by: Ajike Akande
The Silverman-Akandes have broken up. Sorta. On the weekends. I think we’re onto something. Let me explain…
Remember back in August, I wrote about how Wife and I decided we were big family parents without considering whether or not we would actually have big family kids. You can read that post here. (By the way, I have learned that deciding what kind of parent you are before you are actually a parent, or a parent under specific circumstances, is a waste of time unless you like being totally wrong and caught off guard. You’ve been warned. You are welcome.) At least one person every day tells me that they couldn’t possibly handle raising five kids, or twins, or two sets of twins. Basically my whole life as a parent is something most people have no problem telling me, they couldn’t handle! This does not help me on the really bad days because on bad days I don’t think I can’t handle it either but I do handle it because, well the small humans depend on me to handle my s#*t!
Apparently, I’ve got a parenting situation some (many?) people don’t want. What about the kids though? They don’t even know that their family could be different. They have two moms, a whack of brothers and sisters - one who passed away before they could meet her. Z has a Tummy Mommy, a mommy and a mama and little sisters and a brother who are twins. They are mixed race, and not. They are Jewish with a mommy who is not. Their family is their family. They only know that having a family of five kids is a big deal because they hear what people say when they find out! Wife and I talk about how hard and intense it is to have a larger family, but the kids don’t talk about it. I think we all know, however, that just because they don’t talk about how hard it is, doesn’t mean that they don’t feel it.
Assuming that, like us, our children feel a little overwhelmed when all seven of us are together for the less structured weekend, we decided to do something about it. Without asking the children their opinion (Why would we ask their opinion?) we decided that every weekend the Silverman-Akandes would split up. Many families use the divide and conquer strategy for an afternoon, or a whole day or occasional weekends. We like to take extreme measures. (This nugget of information should not surprise you.) Friends, until further notice, we will break up every weekend, except holiday weekends when we will grit our teeth and lean in to the tantrums! After the children finish their 9am dance class on Saturdays, two or three of them head up north with Wife to my family’s farm and the remaining kids, which always includes Z, the tiny and heavily programmed dancer, stay home with me.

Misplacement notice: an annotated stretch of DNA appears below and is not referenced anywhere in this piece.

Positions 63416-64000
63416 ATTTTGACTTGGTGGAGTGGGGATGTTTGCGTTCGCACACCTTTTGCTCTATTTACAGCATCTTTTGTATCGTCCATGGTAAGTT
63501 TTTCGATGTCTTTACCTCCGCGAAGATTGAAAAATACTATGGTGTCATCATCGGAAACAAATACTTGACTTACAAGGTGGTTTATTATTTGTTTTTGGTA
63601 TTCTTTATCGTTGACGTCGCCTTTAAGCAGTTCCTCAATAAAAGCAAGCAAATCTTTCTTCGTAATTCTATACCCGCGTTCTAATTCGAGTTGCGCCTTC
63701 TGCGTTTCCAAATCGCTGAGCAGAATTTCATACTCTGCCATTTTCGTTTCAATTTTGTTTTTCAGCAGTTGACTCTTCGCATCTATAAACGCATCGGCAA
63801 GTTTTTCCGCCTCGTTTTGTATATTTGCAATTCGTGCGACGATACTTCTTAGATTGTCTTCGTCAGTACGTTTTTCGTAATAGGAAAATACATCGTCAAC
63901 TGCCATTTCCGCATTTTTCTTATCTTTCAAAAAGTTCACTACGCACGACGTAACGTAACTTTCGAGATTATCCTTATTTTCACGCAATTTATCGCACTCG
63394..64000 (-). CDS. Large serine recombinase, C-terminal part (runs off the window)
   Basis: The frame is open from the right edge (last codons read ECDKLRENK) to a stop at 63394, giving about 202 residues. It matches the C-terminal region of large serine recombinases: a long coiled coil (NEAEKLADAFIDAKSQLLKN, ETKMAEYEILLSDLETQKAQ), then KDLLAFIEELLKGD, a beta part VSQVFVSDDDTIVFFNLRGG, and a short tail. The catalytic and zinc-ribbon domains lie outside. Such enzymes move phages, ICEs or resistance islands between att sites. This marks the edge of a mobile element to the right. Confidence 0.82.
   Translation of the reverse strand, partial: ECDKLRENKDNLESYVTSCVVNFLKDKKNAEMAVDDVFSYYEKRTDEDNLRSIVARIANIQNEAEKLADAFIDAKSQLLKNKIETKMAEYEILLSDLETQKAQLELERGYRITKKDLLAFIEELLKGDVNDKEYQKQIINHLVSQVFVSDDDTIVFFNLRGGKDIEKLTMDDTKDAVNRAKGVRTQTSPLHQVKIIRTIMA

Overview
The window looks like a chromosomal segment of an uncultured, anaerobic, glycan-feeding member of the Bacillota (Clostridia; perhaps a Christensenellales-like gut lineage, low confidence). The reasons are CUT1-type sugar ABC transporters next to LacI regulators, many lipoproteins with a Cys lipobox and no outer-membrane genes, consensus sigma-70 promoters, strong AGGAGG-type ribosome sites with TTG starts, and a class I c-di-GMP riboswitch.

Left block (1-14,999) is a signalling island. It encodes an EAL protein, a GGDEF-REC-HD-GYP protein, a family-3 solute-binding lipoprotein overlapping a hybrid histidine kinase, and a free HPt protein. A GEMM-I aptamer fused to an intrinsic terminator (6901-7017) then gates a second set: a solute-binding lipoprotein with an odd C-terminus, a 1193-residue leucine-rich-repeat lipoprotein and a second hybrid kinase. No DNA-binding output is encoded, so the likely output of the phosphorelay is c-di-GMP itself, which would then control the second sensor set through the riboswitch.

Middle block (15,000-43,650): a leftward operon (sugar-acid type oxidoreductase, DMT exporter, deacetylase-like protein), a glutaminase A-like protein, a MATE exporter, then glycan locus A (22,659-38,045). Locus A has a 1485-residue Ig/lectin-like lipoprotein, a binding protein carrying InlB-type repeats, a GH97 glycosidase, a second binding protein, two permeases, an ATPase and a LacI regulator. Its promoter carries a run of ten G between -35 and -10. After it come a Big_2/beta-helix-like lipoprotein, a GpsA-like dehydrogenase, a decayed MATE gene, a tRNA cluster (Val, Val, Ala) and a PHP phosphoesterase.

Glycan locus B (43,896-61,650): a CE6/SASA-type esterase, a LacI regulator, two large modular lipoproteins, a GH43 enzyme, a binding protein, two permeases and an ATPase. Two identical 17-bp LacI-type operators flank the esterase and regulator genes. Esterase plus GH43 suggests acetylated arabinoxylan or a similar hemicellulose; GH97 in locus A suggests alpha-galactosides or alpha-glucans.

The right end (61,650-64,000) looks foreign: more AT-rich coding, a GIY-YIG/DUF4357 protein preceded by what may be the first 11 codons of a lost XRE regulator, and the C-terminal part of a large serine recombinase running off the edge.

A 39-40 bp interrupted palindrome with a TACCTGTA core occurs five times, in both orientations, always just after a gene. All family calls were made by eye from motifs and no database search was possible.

We are about five weeks into The Great Weekend Divide aaaaaand, it’s working. It’s not perfect, but it’s working. The kids are happier and calmer. So are we. I miss Wife and Saturday night take-out in front of Netflix. Neither of us gets a break, because we are always with at least two children. The kids miss each other and the mom that they are not with. But, going up north with mama means a slow, quiet weekend with no chores to be done. Staying in the city with me means a chance to hang out with friends (if I get my butt in gear to make that happen) and definitely some kind of sweet treat while being schlepped between dance studios with the tiny dancer. Splitting up also means that we can switch it up so that the twin sets can bond with someone other than their regular partner in crime. The opportunity for our children to develop stronger connections with each other is the sweetest bonus of the weekend break-up.
As it turns out friends, the Silverman-Akandes are not better - good, but not better, together. Together we are loud love, non-stop giggles, frequent fights, high highs and the lowest of the lows. Together we are shoulders up around our ears and kitchen dance parties. We are extreme – the same way we are all week. These separate weekends, the 30 hours under different roofs, provides everyone with the same good times but just enough calm to stalk up on cuddles and attention to survive another busy school week.
Not surprisingly, every weekend, G-Dog whines to us that “we are a family and we’re supposed to be together.” I love that she feels this way. I also suspect that somewhere she knows that together is not always better.
P.S. I don’t want to beg (at least not in a totally obvious way) but if my peeps showed up at my house on a Saturday night with or without (preferably with) a bottle of wine, I would totally let you in!